Prerequisite: English A is a prerequisite for English B.
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The aim of this subject is to provide students with a basic understanding of the accounting process.
The aim of this subject is to provide students with a basic understanding of management accounting.
This subject explores the diversity of the Australian environment and the impact that people have on it. The course will help students to better understand the country they are
studying in, and to develop an informed perspective on current environmental issues.
Australian Studies B explores Australian history with a focus on Early Colonial Development (1770 – 1840) or Australia in Conflict (1901 – present day). Students will obtain knowledge, understanding, attitudes, values, and skills to develop informed perspectives on a range of historical issues. Students will undertake investigations through the analysis of historical sources and enhance their ability to think critically and problem solve. Students will be required to look for historical bias and formulate written responses to assess historical evidence. This course improves student literacy skills required for university study.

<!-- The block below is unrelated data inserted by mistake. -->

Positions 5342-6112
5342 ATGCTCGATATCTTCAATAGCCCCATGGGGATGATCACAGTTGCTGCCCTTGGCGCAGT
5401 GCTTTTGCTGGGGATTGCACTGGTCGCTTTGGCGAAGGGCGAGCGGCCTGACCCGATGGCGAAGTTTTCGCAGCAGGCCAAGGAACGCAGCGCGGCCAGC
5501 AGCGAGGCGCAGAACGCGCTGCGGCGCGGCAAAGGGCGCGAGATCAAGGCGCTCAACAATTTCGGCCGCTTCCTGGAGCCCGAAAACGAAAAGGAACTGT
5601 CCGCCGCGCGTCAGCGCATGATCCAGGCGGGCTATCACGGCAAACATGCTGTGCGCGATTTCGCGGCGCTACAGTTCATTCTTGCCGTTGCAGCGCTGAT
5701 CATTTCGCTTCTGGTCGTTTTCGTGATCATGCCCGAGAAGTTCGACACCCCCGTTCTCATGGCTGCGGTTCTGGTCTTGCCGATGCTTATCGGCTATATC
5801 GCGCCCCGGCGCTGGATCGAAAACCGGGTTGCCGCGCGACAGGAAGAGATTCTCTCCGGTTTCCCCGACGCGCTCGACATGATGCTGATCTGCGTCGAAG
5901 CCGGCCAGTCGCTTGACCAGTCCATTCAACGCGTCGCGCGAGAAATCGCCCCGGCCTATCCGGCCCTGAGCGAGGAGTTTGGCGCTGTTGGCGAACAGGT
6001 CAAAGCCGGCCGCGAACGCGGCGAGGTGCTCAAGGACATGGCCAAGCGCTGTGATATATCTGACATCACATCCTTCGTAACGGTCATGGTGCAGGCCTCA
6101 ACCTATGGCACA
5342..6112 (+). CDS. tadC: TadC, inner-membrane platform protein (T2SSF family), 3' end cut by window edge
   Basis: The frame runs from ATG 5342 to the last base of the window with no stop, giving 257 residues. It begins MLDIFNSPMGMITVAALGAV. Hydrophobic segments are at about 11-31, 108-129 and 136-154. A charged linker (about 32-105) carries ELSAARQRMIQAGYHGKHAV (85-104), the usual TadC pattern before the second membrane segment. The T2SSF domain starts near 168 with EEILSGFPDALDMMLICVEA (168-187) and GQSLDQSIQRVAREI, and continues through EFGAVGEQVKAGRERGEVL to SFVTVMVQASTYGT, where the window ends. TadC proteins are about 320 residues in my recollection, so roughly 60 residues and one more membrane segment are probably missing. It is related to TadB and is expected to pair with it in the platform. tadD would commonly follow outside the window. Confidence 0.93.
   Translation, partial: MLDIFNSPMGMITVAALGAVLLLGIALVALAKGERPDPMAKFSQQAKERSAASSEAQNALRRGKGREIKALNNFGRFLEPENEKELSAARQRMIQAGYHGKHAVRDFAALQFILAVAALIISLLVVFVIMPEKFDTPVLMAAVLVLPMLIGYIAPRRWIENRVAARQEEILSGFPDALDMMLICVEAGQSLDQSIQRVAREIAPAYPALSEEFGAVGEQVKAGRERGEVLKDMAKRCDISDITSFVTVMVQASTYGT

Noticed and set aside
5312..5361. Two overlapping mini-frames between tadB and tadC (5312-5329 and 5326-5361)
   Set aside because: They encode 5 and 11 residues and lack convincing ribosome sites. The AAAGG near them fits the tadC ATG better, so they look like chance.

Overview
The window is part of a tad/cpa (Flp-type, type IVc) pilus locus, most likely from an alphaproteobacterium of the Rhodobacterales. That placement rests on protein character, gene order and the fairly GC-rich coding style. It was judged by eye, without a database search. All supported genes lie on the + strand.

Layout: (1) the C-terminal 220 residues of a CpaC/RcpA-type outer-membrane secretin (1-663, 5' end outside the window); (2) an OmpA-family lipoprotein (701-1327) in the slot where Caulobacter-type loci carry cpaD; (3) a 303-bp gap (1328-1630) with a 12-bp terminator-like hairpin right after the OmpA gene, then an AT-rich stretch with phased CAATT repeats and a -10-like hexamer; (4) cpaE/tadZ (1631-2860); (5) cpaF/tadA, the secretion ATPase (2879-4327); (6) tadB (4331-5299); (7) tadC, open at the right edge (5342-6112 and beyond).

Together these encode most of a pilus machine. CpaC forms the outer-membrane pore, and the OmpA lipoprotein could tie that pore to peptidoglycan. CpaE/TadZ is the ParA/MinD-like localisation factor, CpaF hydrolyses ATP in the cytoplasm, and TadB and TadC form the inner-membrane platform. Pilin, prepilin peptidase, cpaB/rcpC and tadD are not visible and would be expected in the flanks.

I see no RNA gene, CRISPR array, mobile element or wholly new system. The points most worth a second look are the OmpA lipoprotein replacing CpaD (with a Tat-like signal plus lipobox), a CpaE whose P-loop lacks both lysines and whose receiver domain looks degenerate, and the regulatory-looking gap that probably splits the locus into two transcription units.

Students will also gain an understanding of very important contemporary issues facing Australia such as:
An introduction to the fundamental concepts and processes of living organisms, and a study of modern biology in the context of the world around us. Develops practical, research, analysis and presentation skills.
An introduction to the structures, processes and systems of plants and animals. Study of the origin of life will demonstrate the evolution of the unique Australian ecology. Develops practical, research, analysis and presentation skills.